To woo Ogden, show him the offense

ON THE RAVENS

February 10, 2007|By MIKE PRESTON

Somewhere in Honolulu, Ravens left tackle Jonathan Ogden is playing golf, according to general manager Ozzie Newsome. He might be contemplating retirement. Here in Baltimore, Newsome waits for the word, but he is hardly sweating.

There has been a lot of speculation, but no official word from Ogden to Newsome. After the Ravens lost to the Indianapolis Colts in the second round of the playoffs almost four weeks ago, Ogden said he would make a decision within a week. Newsome didn't expect that to happen then, and he still doesn't have a timetable.

"I still think the best way to handle it, having had to go through it at some point myself, is to treat a man like a man, and we'll allow everybody to make their own decision when they want to make those decisions," said Newsome, a former Cleveland Browns tight end who is in the Pro Football Hall of Fame.

Ogden is no Willie Roaf, the former Kansas City Pro Bowl tackle who announced his retirement shortly before the Chiefs opened training camp this past season. But you can pretty much predict what is going through Ogden's mind these days.

In his 11 seasons with the Ravens, he has always been frustrated with the team's offense and play-calling. During the Colts game he was livid, rightfully so, that coach Brian Billick declined to run the ball in the second half. Several times during the season, Ogden had animated exchanges with offensive assistant coaches and Billick on the sideline about the play-calling.

Before he makes a decision, Ogden is going to find out what changes will be made with the offense. He'll try to leverage management to bring back veterans and old friends like center Mike Flynn and guard Edwin Mulitalo for one more season.

If he doesn't like what he sees, he'll retire. Can he walk away from a $6.11 million salary? Yes, absolutely. Ogden is one of the richest offensive linemen ever to play the game, and he has saved a lot of money. He's cheap. But with 10 Pro Bowl appearances and a Super Bowl ring, all he cares about is another ring, not just the money. Ogden has clout. Let's not forget that when the players orchestrated the firing of offensive coordinator Jim Fassel last season, the trigger man was Ogden.

He'll probably make his decision before the draft. If he does retire, it will be strange seeing some player other than No. 75 playing left tackle for the Ravens.

Mughelli tests market

Fullback Ovie Mughelli isn't a big name as far as free agents, but it will be interesting to see what he commands on the open market if the Ravens don't re-sign him.

Mughelli played well at the end of last season, and it seemed as though he and halfback Jamal Lewis were just starting to develop chemistry, with Lewis making cuts off his lead blocks. Mughelli also became a receiving threat out of the backfield, which makes him a commodity as a fullback.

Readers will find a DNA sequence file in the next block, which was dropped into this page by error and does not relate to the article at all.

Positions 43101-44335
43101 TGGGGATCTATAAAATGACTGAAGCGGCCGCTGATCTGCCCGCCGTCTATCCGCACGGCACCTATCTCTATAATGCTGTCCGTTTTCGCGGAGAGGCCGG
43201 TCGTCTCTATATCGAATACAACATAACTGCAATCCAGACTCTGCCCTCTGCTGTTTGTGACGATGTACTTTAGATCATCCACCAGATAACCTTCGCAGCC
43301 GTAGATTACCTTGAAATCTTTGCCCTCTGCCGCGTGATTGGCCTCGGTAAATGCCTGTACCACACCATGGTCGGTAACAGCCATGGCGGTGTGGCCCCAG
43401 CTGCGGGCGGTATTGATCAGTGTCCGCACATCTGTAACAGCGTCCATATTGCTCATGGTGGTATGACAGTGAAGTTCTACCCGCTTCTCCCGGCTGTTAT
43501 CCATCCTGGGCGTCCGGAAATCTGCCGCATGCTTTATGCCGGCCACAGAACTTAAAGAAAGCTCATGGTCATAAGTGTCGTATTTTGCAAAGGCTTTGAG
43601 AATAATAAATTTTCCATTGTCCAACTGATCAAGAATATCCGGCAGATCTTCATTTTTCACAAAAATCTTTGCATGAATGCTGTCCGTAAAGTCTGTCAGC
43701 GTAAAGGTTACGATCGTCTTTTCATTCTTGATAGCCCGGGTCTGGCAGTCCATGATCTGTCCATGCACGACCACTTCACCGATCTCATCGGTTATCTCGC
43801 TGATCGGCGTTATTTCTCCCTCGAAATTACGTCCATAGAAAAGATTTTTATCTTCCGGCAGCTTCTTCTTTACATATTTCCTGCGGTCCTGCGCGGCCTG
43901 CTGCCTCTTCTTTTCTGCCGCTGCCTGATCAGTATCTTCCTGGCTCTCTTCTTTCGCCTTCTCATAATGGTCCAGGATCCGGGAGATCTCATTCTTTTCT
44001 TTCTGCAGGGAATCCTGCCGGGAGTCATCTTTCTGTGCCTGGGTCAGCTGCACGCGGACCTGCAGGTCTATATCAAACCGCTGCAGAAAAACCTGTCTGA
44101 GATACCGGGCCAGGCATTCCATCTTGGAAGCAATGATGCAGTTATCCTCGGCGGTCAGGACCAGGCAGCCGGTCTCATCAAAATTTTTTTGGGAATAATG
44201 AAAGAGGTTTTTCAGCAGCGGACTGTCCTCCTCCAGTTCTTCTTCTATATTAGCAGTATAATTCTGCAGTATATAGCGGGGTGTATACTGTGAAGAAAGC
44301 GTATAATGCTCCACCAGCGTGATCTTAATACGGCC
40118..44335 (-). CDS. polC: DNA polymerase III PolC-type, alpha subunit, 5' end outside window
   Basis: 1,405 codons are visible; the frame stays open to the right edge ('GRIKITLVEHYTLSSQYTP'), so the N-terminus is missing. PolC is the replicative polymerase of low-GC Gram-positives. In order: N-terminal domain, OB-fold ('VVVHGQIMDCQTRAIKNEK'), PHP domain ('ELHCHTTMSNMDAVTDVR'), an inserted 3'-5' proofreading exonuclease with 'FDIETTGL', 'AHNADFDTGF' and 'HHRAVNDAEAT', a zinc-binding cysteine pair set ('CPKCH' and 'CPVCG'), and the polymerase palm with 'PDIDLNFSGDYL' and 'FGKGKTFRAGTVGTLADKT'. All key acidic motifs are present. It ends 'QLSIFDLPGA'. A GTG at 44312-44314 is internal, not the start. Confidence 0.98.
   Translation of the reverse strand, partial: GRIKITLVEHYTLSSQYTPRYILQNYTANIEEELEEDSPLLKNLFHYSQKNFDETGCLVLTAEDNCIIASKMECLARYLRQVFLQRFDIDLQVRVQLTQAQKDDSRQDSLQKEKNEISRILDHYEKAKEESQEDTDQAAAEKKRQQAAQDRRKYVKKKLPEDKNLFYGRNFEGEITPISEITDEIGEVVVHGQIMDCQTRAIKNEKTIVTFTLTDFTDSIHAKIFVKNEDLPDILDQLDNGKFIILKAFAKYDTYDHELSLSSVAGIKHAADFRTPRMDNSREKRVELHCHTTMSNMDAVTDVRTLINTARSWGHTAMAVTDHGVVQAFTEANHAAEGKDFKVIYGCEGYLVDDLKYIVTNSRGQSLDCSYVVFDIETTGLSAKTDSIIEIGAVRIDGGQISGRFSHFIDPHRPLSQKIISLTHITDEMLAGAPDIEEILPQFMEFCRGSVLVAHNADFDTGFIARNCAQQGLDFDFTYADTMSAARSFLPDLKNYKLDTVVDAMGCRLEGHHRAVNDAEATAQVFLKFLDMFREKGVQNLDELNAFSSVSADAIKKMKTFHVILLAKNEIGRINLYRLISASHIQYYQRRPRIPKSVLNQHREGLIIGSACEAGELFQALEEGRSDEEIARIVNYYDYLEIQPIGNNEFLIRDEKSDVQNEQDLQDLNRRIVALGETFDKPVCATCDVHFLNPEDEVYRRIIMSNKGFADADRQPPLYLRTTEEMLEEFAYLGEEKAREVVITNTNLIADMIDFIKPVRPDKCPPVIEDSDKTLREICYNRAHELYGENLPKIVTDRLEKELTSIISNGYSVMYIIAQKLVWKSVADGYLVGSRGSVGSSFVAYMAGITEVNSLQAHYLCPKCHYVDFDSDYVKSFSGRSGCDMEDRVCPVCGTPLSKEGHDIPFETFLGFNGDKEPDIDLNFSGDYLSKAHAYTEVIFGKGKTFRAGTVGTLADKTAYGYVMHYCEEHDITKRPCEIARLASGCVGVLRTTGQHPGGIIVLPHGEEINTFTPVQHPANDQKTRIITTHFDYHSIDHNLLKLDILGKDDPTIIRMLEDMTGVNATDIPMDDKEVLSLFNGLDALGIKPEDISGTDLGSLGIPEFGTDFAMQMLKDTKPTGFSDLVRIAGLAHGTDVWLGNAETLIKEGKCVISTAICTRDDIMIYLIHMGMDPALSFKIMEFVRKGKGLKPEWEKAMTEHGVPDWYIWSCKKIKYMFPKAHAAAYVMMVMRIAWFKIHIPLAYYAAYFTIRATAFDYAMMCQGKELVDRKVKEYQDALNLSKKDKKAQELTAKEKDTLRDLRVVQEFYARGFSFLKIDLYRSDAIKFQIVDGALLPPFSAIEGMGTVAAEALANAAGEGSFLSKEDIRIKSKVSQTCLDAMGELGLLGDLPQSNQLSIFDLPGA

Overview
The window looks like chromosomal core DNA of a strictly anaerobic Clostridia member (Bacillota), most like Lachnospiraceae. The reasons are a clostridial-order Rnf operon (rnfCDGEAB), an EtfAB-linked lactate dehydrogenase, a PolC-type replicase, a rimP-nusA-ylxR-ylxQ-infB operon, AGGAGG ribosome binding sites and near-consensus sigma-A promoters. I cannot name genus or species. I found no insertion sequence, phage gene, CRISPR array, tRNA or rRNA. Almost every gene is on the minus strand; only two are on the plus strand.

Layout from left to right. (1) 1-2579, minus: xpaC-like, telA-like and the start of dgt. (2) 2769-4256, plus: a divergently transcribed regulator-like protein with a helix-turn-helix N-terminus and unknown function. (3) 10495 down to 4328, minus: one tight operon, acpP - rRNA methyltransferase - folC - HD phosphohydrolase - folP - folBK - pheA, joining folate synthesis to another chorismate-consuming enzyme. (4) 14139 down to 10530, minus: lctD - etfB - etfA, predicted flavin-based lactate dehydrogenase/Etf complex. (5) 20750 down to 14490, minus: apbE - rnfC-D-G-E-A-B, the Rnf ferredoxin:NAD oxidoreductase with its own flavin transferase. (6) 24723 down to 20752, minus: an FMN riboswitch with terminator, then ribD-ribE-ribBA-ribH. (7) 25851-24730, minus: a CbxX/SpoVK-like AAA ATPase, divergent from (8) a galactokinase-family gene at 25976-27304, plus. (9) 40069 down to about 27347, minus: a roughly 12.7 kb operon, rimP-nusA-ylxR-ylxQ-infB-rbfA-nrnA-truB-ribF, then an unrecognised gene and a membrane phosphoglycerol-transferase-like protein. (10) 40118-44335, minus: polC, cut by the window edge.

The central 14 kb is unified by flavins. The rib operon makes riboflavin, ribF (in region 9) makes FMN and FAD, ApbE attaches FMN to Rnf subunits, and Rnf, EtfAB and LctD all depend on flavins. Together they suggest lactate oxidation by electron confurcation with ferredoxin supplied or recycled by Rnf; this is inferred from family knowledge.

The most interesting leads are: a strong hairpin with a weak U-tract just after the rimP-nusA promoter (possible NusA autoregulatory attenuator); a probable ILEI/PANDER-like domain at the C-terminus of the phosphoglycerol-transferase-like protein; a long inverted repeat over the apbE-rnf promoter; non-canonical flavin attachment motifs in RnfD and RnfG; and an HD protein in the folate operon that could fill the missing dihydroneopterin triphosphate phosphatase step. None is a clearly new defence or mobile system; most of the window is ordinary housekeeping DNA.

The Ravens have struggled finding a fullback to replace Alan Ricard during the past two seasons. Mughelli had trouble with his blocking assignments early in his career, especially with defenses that shifted a lot, but he seems to have settled in. Other teams might see the same thing on game film, and might be willing to take a chance.

Rolle takes the hit

Don't count Samari Rolle out as a starting cornerback yet.

It appeared as though Rolle got lit up several times on long passes this season, but there were times when he didn't get support from safety Ed Reed, who while trying to make big plays got caught out of position. There has been speculation that Rolle might become the nickel back.

One thing the coaching staff appreciated was that Rolle took the blame and never pointed fingers. Reed, though, never made himself accountable. At times last season, Reed was "uncoachable."

Gregg deserves raise

If there is one player on the Ravens who deserves an increase in pay, it's defensive tackle Kelly Gregg. He was fourth on the team in tackles last season with 101, behind Pro Bowl linebackers Ray Lewis, Bart Scott and Adalius Thomas. Gregg is the classic overachiever. He doesn't have great size at 6 feet and 310 pounds, but has super strength in both his upper and lower body, and uses great leverage to defend against much bigger offensive linemen. He never complains and seldom misses playing time. He deserves a new contract that puts him in the same range with some of the bigger names at his position who haven't played nearly as well.

Rhodes would fit

Every time I see Dominic Rhodes play, I firmly believe he could help the Ravens. The Colts will try to retain Rhodes, an unrestricted free agent, because he forms a great tandem with starting running back Joseph Addai.

But Rhodes' style fits into the Ravens' running game. He is a north-and-south runner, yet has enough patience to cut back and hit holes. At 5-9 and 203 pounds, he isn't overly big, but he always seems to gain yards. His shoulder pads are always parallel with the line of scrimmage when he hits a hole, and he has good body lean.

It's apparent that he doesn't have to be the starter. He could work in conjunction with Mike Anderson or Jamal Lewis.

Another good fit here would be Indianapolis outside linebacker Cato June, if the Ravens don't re-sign Thomas.

As for Jamal Lewis, if he doesn't return next season, I consider the $6 million he made this past season as a farewell gift from the club for his previous years as a starter.

mike.preston@baltsun.com

Read Mike Preston's Ravens Central blog at www.baltimoresun.com/ravenscentral.

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